If I was involved in a car accident and the insurance company wants me to settlebut I am still having issues with my shoulder, what should I do?

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If I was involved in a car accident and the insurance company wants me to settlebut I am still having issues with my shoulder, what should I do?

Asked on January 19, 2012 under Personal Injury, Tennessee

Answers:

S.L,. Member, California Bar / FreeAdvice Contributing Attorney

Answered 9 years ago | Contributor

You don't want to settle with the insurance company until you have completed your medical treatment and are released by the doctor or have been declared by the doctor to be permanent and stationary which means you have reached a point in your medical treatment where no further improvement is anticipated.  Once you settle with the insurance company, you won't be able to go back later and get more money.  If you have been released by the doctor or declared to be permanent and stationary, obtain your medical bills, medical reports and documentation of any wage loss.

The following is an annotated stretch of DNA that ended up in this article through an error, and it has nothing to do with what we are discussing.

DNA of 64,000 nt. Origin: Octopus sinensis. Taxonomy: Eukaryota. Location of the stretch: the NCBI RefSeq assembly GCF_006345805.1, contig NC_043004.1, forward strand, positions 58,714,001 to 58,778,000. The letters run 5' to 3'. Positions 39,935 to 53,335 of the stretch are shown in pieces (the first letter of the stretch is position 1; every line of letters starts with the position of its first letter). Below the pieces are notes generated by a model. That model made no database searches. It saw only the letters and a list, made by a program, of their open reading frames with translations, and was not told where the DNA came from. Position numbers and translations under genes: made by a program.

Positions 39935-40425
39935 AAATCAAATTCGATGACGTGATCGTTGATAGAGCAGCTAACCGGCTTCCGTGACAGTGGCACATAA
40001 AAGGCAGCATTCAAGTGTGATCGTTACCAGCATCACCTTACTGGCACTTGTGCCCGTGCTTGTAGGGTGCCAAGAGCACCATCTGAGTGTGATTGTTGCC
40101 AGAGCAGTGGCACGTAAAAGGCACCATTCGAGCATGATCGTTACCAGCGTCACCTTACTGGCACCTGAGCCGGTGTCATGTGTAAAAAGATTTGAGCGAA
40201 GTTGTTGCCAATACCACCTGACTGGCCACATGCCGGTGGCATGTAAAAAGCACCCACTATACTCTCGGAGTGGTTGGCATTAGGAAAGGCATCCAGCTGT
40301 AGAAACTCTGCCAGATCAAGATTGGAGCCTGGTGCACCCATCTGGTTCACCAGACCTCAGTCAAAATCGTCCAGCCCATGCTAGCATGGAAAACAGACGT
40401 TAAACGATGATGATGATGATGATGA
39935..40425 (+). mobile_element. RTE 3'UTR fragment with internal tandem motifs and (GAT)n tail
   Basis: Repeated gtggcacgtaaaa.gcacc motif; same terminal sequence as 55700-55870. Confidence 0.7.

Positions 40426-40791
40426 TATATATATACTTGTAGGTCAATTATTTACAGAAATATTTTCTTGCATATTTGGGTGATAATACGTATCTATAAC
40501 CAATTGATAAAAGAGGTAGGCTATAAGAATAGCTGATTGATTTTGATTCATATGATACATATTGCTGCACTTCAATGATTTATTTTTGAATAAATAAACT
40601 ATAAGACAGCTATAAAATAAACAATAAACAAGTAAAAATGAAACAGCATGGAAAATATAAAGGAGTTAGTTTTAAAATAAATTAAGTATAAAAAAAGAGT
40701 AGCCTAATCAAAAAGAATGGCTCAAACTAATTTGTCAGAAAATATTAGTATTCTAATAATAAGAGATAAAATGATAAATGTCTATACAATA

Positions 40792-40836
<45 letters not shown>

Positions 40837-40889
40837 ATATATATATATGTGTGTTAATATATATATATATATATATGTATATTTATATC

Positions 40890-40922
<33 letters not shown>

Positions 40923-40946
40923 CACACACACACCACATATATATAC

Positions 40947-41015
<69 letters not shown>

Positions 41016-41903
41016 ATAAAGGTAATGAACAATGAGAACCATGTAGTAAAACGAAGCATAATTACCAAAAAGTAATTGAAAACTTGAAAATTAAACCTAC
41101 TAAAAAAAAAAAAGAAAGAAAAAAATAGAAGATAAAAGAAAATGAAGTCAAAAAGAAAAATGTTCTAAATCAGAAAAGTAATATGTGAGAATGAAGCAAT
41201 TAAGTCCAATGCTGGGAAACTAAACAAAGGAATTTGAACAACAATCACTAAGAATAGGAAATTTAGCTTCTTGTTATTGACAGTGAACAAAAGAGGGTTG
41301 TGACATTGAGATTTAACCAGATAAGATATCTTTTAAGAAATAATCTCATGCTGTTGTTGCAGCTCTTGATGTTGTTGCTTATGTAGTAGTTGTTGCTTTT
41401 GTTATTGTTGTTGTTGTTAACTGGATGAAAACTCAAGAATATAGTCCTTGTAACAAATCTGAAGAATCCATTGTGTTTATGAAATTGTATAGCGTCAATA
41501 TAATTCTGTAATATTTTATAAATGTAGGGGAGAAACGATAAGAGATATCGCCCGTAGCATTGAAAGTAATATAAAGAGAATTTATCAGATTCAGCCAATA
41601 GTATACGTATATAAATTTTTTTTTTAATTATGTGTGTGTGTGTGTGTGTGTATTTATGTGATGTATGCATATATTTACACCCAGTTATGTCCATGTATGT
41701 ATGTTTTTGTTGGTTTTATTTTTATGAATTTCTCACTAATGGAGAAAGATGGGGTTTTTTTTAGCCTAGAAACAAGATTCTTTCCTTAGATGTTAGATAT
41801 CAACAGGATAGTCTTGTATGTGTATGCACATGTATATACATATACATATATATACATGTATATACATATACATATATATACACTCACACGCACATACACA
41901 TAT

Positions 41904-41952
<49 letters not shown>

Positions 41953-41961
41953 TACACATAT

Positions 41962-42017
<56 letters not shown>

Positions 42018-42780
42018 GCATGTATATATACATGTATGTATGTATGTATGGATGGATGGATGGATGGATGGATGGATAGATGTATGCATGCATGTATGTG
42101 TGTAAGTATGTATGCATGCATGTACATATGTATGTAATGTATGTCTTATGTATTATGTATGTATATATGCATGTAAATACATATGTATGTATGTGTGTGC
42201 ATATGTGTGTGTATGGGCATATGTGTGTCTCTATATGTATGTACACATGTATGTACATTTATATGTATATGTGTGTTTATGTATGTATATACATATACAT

Your personal injury claim filed with the at-fault party's insurance carrier should include the medical bills, medical reports and documentation of any wage loss.  Compensation for the medical bills is straight reimbursement.  Compensation for wage loss is straight reimbursement.  The medical reports will document the nature and extent of your injury and will be used to determine compensation for pain and suffering, which is an amount in addition to the medical bills.  Since you are having residual problems with your shoulder, this would mean an increased amount for pain and suffering compared to someone who is not having residual problems after medical treatment.  If you will need future treatment, that amount discounted to present value should be included in any settlement of your personal injury claim.  If you are dissatisfied with settlement offers from the insurance company, reject the settlement offers and file a lawsuit for negligence against the at-fault party/registered owner of the vehicle if the registered owner is someone other than the at-fault driver.  If the case is settled with the insurance company, NO lawsuit is filed.  If the case is NOT settled with the at-fault party's insurance company, you will need to file your lawsuit for negligence against the at-fault party/registered owner prior to the expiration of the applicable statute of limitations or you will lose your rights forever in the matter.  If the statute of limitations is approaching, you will need to file your lawsuit against the at-fault party whether or not you have completed your medical treatment because if you miss the statute of limitations, you will lose your rights forever in the matter.


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